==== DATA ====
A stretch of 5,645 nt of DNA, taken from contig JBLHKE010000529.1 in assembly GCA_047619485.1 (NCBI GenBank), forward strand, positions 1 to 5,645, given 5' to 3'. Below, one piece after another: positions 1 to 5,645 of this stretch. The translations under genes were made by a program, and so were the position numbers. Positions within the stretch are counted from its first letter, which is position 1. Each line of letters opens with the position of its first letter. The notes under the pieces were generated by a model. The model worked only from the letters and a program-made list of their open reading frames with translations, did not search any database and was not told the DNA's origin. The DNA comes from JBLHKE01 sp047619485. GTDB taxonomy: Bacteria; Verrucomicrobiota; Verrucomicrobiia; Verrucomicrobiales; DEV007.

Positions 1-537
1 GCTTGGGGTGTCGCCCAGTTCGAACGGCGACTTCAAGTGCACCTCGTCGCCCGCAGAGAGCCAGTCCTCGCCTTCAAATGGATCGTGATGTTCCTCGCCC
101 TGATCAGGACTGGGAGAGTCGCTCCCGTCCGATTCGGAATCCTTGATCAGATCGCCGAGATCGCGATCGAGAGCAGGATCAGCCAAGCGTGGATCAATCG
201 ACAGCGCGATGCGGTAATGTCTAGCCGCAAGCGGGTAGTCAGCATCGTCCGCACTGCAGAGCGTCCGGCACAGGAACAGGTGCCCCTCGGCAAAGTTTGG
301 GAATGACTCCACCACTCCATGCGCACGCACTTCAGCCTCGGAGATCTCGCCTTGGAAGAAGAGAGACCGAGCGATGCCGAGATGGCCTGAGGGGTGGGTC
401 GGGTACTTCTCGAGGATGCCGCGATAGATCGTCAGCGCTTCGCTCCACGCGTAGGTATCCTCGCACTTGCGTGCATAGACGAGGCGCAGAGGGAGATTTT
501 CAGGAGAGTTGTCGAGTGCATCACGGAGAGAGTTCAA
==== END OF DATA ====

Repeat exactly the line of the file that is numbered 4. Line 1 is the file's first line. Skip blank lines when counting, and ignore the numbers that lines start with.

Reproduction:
101 TGATCAGGACTGGGAGAGTCGCTCCCGTCCGATTCGGAATCCTTGATCAGATCGCCGAGATCGCGATCGAGAGCAGGATCAGCCAAGCGTGGATCAATCG